This week after the horrific string of homicides in Baton Rouge, St. Paul, and Dallas, in thinking of the Golden Child archetype I find myself recalling the story of Finding Forrester. In itself this story depicts a ‘better ending’ scenario when the reclusive author William Forrester (Sean Connery) intervenes on behalf of his young protegee, the brilliant, inner city genius Jamal Wallace (Rob Brown) when he is accused of plagiary out of crass and ignorant racial bias. Surely a Black basketball player brought across town to bring a pennant to the prep school could not outshine his preppy White schoolmates at the scholastic tradition of writing. Yet, he does.
Were Jamal, represented as 17-18 at the time of the story that appeared in the year 2000, alive today he would be in his mid-thirties. I wonder, what might this talented author have to say to us, this week? Having lived through callous bigotry and appreciating the cultural camaraderie of his inner city family and friends–knowing deeply that Black lives do indeed matter!–, I do not believe he would be silent, today. Having befriended one man whose own race was not a deterrent to his becoming a mentor who also was open enough to learn equally from his younger mentee, Jamal would not be hasty, I believe, to resort to racial hatred himself.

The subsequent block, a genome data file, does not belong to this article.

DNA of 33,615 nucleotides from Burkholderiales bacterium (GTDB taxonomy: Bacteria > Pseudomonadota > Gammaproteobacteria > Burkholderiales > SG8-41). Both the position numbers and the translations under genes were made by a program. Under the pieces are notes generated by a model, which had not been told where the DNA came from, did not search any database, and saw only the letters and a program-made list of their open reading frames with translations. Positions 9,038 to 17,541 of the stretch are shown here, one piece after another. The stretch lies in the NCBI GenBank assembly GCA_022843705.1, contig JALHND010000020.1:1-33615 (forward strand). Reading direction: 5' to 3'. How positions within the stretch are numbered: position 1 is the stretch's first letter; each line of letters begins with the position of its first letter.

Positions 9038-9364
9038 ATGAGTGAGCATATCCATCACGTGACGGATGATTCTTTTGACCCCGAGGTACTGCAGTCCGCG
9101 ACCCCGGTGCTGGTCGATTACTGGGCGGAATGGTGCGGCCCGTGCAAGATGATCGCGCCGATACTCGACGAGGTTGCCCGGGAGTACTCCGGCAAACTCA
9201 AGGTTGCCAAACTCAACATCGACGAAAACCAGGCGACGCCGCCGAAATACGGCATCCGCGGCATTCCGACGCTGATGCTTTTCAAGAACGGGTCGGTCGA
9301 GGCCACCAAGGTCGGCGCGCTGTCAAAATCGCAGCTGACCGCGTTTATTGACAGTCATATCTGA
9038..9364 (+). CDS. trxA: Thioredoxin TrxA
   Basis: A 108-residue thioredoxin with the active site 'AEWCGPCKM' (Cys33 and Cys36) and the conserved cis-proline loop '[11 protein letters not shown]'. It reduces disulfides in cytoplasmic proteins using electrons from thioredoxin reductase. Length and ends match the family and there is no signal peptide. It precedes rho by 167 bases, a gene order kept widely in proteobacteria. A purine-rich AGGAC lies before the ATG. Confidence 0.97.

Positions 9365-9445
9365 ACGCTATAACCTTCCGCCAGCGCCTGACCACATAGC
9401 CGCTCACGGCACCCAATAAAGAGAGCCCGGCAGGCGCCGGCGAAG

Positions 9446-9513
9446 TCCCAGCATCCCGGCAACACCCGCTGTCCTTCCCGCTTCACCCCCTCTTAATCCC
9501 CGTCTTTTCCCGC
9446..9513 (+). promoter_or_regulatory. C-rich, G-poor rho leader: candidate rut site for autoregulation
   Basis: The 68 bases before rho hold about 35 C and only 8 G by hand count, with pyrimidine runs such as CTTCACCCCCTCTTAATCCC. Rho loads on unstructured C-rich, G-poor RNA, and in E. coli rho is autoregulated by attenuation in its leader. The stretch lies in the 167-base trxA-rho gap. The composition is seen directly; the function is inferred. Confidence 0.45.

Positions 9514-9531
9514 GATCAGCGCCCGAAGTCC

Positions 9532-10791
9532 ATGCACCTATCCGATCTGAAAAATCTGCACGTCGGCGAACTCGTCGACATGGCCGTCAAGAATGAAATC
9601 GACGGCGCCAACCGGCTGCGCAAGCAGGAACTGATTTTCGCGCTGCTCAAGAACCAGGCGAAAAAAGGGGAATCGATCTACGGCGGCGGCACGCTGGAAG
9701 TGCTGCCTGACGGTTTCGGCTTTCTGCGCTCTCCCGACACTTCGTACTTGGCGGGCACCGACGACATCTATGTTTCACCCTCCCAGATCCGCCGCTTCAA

images from pixabay.com
I believe Jamal might exhort his reader to separate egregious error from the human condition itself. He might call upon our common potential for doing Good and attend not to the terror or carnage so much as to our coming together across all divides for all of us to contemplate and mourn this senseless violence.
Enough, he might title his message today. I only hope Jamal Wallace would not retreat to becoming a recluse himself. We need his awareness. We need to be revealed and healed. We need each of us, each of you, to look deeply within and then embrace one another, with hearts and arms open, with careful words that bridge the chasm of indifference.